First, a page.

Reps. Launch Investigation of Popular Anti-biotic, Ketek
Representative Edward J. Markey (D-MA) and Representative Henry A. Waxman (D-CA), senior Democrats on the House Energy and Commerce Committee, sent a letter today to the Food and Drug Administration (FDA) questioning actions surrounding its approval of the antibiotic telithromycin (Ketek). Ketek is an antibiotic that is approved for treatment of certain bacterial lung and sinus infections in people 18 years and older. Although the FDA has consistently assured the public of Ketek's safety and efficacy, public documents obtained and examined by Reps. Markey and Waxman's staff indicate that the approval process for this drug was seriously flawed.
Rep. Markey said, "I am very concerned that the FDA approved Ketek even though it may be neither safe nor effective, and that FDA has allowed the sponsor to give this drug to children in clinical trials. We need to look more closely at the Ketek case to determine whether this approval was made in error, and we need to assess whether the Ketek approval process reflects broader systemic problems within the FDA. We cannot allow this critical public health watch dog agency to become a lapdog for the pharmaceutical industry."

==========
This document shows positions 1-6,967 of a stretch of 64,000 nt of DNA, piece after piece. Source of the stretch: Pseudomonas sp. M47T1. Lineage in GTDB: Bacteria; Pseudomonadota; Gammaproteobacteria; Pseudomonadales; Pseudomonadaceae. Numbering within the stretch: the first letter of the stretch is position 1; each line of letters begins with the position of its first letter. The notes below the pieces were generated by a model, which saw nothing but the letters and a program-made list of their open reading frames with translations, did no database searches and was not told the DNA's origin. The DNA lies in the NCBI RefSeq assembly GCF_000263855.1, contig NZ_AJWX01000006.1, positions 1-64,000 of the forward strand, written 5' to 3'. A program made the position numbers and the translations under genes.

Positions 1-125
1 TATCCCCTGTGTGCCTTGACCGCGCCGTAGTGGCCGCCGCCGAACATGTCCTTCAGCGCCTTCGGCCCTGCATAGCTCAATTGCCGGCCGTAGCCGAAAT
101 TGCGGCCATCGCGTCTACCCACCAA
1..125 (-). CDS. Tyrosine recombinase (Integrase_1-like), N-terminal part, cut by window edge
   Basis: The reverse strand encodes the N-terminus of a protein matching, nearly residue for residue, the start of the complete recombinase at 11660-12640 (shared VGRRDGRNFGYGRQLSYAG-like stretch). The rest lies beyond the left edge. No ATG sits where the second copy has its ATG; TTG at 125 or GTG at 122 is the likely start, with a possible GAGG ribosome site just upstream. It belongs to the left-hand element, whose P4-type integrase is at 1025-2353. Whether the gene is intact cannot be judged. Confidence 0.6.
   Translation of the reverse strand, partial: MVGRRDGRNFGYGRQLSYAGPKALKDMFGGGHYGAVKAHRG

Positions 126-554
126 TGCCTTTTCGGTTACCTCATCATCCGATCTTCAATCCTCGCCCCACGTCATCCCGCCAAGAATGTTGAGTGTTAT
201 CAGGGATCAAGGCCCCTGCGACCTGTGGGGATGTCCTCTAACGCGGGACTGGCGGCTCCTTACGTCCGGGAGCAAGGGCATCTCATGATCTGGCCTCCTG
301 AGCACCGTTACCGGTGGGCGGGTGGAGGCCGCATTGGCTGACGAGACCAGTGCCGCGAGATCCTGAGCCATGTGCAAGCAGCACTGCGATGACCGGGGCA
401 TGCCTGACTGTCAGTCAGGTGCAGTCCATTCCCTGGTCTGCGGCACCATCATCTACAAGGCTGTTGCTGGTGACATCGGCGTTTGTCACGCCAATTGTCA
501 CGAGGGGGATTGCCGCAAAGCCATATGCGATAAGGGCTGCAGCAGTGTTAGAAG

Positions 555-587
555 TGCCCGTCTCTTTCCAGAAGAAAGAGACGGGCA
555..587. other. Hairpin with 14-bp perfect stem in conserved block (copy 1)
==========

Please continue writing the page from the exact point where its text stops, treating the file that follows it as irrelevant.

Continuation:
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The Markey-Waxman letter sent to the FDA, which requests numerous documents and responses to questions about the FDA approval process for Ketek as well as other drugs, states, "We are concerned that the facts and circumstances surrounding Ketek's approval by the FDA may be indicative of broader systemic problems at the FDA which, if left unaddressed, could result in physicians unknowingly prescribing unsafe and/or ineffective medications to Americans... The public has a right to know how the FDA reached its decision to approve Ketek and whether they can rely on those conclusions."
Rep. Markey said, "Recently the GAO found that the FDA does not have a good enough system in place to protect the public from drugs once they are on the market. However, the Ketek case shows that the FDA may also not be doing a good enough job deciding which drugs should or should not be approved in the first place."